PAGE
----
Monday, August 13, 2007

Living vicariously

I've enjoyed reading the updates from those who attended the recent SCBWI LA conference. Couldn't get there myself this time, but hope to next year, or maybe the NY one in February.

Conferences are part of the lifeblood of many writers and now that I'm trying to make this a major part of what do (as I learn to introduce myself as someone who writes and also teaches as opposed to the other way around) I understand why.

Writing is such a strange, wonderful, but solitary activity. Your non writer friends don't really "get it" even if they try to. What do you mean you don't want to talk to me on the phone now? I've written letters and the occasional essay. How long could it take you?


And they see books on shelves but not the sweat that went into writing, revising, querying, editing, revising. Don't know that even if book A sells tomorrow it will still be twelve months or more before it ever hits a shelf somewhere. Or they see their friend or cousin or neighbor who printed up a book on Glockenspiels via POD (print on demand) and they think, huh? What the heck is taking this girl so long?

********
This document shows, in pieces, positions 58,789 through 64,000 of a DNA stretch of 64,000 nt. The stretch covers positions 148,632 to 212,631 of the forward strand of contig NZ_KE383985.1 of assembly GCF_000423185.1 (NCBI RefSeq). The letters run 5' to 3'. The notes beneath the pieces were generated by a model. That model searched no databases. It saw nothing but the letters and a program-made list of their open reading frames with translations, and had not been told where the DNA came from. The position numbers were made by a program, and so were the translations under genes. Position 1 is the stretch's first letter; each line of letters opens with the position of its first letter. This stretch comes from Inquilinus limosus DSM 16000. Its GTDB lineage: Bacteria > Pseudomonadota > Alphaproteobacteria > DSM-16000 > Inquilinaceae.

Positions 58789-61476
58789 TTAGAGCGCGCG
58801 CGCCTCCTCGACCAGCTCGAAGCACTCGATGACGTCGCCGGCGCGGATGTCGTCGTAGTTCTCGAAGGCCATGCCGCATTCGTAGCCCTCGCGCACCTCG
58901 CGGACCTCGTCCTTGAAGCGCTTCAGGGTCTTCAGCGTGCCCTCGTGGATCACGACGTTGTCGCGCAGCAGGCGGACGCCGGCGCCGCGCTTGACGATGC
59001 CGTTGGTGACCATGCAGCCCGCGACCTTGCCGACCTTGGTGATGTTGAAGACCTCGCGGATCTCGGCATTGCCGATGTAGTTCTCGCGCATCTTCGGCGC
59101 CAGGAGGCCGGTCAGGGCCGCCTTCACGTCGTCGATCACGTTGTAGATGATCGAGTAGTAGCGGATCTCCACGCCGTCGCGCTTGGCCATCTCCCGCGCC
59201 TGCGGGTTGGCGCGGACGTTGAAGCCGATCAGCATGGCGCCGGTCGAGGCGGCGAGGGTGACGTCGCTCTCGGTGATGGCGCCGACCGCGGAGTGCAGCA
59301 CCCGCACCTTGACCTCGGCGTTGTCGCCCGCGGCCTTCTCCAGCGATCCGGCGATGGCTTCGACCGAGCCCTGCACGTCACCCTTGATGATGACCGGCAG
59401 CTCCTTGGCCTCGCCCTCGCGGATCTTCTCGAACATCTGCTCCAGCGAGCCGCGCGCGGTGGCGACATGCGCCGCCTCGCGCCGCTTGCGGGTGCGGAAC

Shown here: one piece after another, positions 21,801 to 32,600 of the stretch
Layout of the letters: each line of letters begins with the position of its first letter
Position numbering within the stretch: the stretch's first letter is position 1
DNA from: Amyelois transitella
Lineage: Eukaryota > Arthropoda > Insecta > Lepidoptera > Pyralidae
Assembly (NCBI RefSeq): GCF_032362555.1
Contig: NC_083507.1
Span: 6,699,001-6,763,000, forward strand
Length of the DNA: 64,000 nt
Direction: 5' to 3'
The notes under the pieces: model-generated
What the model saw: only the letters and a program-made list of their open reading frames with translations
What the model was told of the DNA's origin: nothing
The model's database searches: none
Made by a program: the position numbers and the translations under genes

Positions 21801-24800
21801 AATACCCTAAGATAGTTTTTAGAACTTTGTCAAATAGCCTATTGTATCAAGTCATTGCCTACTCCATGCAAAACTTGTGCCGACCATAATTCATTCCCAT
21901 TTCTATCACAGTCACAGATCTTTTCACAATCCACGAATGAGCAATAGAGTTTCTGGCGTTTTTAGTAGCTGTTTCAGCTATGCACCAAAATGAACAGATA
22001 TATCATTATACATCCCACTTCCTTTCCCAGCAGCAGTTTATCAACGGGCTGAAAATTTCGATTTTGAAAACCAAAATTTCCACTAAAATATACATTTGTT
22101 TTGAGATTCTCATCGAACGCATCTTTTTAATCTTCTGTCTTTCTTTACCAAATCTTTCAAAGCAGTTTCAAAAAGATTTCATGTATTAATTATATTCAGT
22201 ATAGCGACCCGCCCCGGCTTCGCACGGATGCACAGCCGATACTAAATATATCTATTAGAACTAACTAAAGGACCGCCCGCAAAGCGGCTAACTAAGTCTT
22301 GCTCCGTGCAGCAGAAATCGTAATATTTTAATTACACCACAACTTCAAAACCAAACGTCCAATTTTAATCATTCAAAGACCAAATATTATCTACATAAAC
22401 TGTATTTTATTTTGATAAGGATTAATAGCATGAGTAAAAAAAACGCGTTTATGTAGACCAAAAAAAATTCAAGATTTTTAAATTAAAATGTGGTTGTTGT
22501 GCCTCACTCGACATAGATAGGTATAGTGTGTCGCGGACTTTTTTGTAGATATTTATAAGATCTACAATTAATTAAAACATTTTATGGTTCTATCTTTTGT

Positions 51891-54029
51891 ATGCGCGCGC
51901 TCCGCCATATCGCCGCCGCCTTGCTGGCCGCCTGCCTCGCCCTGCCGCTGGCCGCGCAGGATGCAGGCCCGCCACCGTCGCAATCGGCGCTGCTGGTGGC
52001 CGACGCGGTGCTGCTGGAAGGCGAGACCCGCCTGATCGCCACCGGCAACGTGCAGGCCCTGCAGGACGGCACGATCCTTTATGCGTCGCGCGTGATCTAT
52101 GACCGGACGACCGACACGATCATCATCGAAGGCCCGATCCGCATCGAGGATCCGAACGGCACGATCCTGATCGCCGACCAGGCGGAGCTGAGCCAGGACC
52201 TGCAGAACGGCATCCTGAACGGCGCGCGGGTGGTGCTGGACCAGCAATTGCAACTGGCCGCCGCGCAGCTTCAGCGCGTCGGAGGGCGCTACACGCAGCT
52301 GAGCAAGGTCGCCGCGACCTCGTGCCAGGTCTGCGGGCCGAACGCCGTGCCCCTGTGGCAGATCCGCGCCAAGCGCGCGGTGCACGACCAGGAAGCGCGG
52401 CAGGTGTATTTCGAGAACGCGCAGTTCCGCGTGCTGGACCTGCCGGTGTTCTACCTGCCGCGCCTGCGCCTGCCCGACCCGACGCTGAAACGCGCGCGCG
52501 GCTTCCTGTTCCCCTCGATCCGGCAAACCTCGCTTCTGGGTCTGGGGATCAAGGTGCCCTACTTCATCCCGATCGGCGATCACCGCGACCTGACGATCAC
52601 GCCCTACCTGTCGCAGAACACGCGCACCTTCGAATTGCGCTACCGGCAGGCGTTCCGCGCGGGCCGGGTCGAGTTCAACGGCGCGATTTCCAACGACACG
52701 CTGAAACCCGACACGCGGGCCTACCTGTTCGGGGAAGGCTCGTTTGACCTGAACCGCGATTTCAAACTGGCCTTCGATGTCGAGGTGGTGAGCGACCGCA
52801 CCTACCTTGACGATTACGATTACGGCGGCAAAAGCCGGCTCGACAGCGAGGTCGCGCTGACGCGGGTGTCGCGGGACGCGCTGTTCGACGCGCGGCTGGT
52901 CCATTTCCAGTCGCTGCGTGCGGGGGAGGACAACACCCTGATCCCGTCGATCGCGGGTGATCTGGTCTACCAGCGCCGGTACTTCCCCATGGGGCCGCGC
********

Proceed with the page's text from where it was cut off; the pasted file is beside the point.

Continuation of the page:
But at conferences, or on line at places like Verla Kay's "blue boards" or at critique group or SCBWI local meetings, everyone "gets it." Especially in the field of childrens books, it's a pretty small little world. So even though I've not yet been privileged to meet, say Holly Black or Sarah Dessen or Libba Bray, I read their blogs. I might get to hear them speak at a conference or a reading. And I know what a monumental and fantastic thing it is to see a trailer for the movie version of Holly Black's Spiderwick Chronicles. I know how much blood and sweat went into writing and into the living that came before the writing and inspired it. And I can follow the career of debut novelist Melissa Marr on the Verla Kay blue boards. So amazing to do the real time journey with someone as you read that they've sold a book. And watch all that occurs between that point and riding up the escalator at Barnes and Noble this summer and seeing Melissa's Wickled Lovely rise into view as I got to the second floor.

So thanks to everyone who's ever posted their experiences or talked about them at a conference. It makes those of us still climbing the ladder feel a little less lonely. Inspires us to keep pushing at the craft.

In any case, I'm gonna see my kid tomorrow on my mini vacation and I have a brand spanking new shiny storm door with unbroken glass. (and a garbage can holding - no joke - about 75 pounds of swept up broken glass) Still no bare feet around the outside of our house for awhile, or else we'll be... well, you know the song. Don't you?

Til next time...

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